Shaharyar Khan, who resigned last week over the furore, said his replacement as chairman, Nasim Ashraf, would continue to press the International Cricket Council (ICC) to launch an inquiry into Hair's role in the debacle.
"It's a wrong impression that we have forgiven Hair. Instead, our lawyer has prepared a paper and the new chairman has also vowed to further the case," Khan told AFP.
At the Oval Test, Hair and fellow umpire West Indian Billy Doctrove, accused Pakistan of tampering illegally with the ball.
This led to the Pakistan team's refusal to continue the Test which umpires later awarded to England on forfeit -- the first time this had happened in Test cricket's 129-year history.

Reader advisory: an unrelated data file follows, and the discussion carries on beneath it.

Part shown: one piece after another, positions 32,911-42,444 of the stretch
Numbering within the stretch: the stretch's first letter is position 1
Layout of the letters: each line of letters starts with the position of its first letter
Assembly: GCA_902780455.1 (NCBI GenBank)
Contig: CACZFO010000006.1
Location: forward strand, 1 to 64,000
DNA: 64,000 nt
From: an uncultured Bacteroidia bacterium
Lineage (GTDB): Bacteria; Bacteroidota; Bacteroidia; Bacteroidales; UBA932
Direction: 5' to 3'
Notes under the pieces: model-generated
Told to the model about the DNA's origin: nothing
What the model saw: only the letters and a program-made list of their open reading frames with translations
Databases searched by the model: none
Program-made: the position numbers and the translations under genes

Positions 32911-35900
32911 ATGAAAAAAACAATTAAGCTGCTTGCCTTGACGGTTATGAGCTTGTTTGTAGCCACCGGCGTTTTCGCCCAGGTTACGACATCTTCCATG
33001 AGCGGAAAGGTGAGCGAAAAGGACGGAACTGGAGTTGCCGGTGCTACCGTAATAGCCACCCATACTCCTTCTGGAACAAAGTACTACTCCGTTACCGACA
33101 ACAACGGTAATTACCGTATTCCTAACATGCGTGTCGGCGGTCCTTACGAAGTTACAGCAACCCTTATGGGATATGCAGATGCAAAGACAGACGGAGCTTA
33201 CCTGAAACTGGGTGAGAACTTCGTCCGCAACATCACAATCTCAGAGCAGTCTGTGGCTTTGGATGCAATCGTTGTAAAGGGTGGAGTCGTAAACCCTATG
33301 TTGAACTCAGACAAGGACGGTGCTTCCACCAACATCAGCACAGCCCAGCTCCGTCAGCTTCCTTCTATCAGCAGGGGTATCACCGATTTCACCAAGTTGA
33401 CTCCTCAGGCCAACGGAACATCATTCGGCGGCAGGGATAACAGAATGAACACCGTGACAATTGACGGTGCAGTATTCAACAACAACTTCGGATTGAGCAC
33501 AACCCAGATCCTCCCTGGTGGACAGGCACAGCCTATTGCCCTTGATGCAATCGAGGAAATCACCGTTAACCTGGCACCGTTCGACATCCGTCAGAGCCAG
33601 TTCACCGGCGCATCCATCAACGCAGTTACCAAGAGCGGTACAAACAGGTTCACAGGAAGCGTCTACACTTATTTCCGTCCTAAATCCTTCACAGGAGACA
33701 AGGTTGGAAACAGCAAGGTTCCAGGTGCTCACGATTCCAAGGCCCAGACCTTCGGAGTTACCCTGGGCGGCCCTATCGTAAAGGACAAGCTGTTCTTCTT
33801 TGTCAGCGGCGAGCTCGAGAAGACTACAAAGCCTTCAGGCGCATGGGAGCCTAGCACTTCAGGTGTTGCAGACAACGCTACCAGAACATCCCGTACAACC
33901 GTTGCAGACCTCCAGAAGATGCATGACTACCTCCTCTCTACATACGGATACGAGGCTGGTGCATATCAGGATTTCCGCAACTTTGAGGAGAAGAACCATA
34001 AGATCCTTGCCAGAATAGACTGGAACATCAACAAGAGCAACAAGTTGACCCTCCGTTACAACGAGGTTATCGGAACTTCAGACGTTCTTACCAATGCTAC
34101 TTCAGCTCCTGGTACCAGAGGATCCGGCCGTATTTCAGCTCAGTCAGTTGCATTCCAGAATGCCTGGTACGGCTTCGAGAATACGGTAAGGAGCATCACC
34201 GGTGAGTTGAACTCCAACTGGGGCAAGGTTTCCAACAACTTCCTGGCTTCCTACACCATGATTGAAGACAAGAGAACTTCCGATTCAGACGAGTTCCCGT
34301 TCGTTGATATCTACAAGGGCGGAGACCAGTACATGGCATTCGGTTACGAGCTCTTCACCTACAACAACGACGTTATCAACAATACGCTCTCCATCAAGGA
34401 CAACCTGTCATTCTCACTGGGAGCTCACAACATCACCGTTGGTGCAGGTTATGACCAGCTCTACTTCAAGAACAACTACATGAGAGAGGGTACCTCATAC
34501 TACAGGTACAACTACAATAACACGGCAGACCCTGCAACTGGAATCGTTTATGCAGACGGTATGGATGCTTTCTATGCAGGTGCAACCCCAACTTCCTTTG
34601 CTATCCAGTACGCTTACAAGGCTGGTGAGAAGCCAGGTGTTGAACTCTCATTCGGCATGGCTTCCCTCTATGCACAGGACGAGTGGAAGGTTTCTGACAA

An ICC disciplinary hearing acquitted Pakistan captain Inzamam-ul Haq of the ball-tampering charges but banned him for four one-day matches for bringing the game into disrepute by leading his team in protest.
Khan said Pakistan has a strong case in calling for an inquiry into Hair's behaviour as the side had later agreed to come out and play only for the umpires then to refuse to take the field.
"After Pakistan agreed to play, Hair's conduct was unbecoming of an international official and we have quoted all rules and regulations in our demand for an inquiry against Hair," said Khan.
Hair was further embarrased by a leaked e-mail to an ICC official in which he offered to resign in exchange for a 500,000 dollar pay-off.
The 53-year-old umpire was not appointed in the ongoing Champions Trophy in India but the ICC have said that Hair still has a future at international level.